6. What are your characters doing? When the PCs come across any one of your NPCs, are they always working at gender-specific tasks? Are the women washing, mending, serving drinks, walking the streets? Are the men smithing, fighting, playing chess?
    • Solution: When an NPC isn’t important to the plot, try alternating female and male characters. Have a female fixing a sword or a male playing with children.
  7. How comfortable are you with players who play characters of the opposite sex? As a GM, you have to play both male and female NPCs. Are your players any less capable of do that then you are.
    • Solution: The obvious solution is to allow players to play the “opposite” sex. However, if doing that makes you so uncomfortable you feel you couldn’t GM it, let your players know. A large gaming group (about 12-14 people at any one time) I once belonged to, half the players were women. One of our occasional GMs was honest with us that it really bothered him when women played male characters and vica versa. Because he took responsibility for his own feelings (saying it was his personal “hang-up”), I always played a female character in his game. So did the other women in the group. If you’re honest and up-front about your feelings, most people will respond positively.
  8. Watch for reverse sexism. A game setting where men are never warriors and women are never caretakers is just as sexist as the reverse.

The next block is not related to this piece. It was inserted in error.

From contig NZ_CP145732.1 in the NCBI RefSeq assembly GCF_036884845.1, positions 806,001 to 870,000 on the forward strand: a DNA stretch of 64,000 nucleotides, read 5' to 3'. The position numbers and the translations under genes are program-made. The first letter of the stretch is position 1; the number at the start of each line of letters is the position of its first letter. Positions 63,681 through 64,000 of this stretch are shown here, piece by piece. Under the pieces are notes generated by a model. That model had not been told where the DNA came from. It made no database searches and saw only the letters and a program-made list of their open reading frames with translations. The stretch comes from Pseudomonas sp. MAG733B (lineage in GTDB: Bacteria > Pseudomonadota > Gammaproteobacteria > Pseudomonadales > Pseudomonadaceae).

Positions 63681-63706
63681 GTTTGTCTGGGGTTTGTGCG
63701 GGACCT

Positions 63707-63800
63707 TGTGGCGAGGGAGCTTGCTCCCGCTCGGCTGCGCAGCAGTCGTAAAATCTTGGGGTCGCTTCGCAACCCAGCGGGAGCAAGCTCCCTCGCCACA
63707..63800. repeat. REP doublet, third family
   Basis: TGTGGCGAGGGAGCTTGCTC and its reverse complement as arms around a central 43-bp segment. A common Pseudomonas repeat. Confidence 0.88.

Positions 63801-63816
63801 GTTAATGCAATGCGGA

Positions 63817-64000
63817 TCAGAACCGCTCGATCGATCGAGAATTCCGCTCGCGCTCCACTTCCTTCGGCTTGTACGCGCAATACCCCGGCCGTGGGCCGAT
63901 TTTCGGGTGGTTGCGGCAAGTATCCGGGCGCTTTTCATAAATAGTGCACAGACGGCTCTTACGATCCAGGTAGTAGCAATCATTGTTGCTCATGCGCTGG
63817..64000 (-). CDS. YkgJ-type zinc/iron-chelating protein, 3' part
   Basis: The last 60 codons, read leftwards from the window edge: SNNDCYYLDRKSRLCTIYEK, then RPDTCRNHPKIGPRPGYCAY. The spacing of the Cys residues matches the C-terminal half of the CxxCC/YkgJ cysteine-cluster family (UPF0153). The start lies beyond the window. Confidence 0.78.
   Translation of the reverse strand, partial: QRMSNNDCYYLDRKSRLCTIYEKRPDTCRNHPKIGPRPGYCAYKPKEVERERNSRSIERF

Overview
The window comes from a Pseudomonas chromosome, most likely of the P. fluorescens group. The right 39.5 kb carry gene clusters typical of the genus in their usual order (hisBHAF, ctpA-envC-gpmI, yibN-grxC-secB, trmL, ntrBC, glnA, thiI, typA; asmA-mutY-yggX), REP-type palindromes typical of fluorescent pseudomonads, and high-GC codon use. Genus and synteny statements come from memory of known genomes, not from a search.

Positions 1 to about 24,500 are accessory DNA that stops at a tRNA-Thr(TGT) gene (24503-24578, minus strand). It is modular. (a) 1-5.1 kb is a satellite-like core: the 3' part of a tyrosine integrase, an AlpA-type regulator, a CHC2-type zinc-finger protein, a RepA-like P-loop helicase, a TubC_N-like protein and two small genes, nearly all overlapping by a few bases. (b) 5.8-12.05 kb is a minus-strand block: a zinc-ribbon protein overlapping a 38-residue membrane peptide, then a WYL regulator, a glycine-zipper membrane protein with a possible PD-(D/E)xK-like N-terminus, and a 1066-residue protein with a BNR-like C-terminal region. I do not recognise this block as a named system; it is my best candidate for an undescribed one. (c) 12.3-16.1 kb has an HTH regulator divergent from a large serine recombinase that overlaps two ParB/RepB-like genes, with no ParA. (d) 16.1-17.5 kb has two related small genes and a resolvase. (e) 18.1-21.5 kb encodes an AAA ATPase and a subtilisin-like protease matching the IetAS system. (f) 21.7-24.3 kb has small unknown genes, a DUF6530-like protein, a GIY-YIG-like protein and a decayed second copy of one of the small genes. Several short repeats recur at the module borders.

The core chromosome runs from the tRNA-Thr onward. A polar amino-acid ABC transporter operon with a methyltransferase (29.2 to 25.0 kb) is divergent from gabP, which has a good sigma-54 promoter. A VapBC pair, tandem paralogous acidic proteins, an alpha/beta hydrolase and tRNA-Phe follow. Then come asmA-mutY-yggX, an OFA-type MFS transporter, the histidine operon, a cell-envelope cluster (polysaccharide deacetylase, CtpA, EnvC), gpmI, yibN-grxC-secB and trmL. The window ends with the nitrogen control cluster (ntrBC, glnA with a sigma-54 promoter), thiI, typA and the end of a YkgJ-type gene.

• Solution: Use the tips above to help you create a more gender-balanced game.

If you’re deliberately creating a male- or female-dominated setting, these tips don’t apply. But if you’re trying to create a more balanced game, these ideas should help. These tips are designed to help those who are trying to avoid unintentionally creating gender bias in their game. I keep this list with my game prep stuff so I can do a quick double-check before each game session.

Are there any steps you take to help gender-balance your games? Please share them!

2 responses to “Unintentional Sexism in RPGs (Even Women Do It!)

  1. Jade,

    Great points and I appreciate you taking the time to articulate them so efficiently.

    I’m a guy, but I’ve grown up in a family of women who are mountain climbers, carpenters, activists, and executives, so my game worlds tend to feature women in “non-traditional” roles. I realize that this viewpoint is new for some people, and I feel like it’s part of my mission as a storyteller, to plant the seeds of change.

    I game a fair amount with my daughter. I often choose female characters and play them in roles that run the gamut of stuff available in RPG systems. Recently I started playing in a game where the (male) GM asked me not to play a female character. As you mentioned, he said it was his hang up. However, why should the GMs “hang up” have that much bearing on the character I play? I’m playing a role. I’m exploring choices and behaviors that I wouldn’t normally. What’s the issue? I gave in to his request because I was new to the group, and didn’t want to cause friction. But I’m sorry I did. That “hang up” is exactly the sort of thing that role playing can be used to educate people out of.

    • Hi anarkeith. Thanks for the feedback. You’re welcome. I felt like we needed an addition to the topic of women in gaming. Something that went beyond pointing out the “flaw” in the genre and actually gave some advice on how to help change it.

      I often play male characters myself. I let my character choose their own sex during the creation process; only rarely do I sit down and say “okay, this time I’m playing a female character”. I also game with my son, who often plays female characters in non-traditional roles.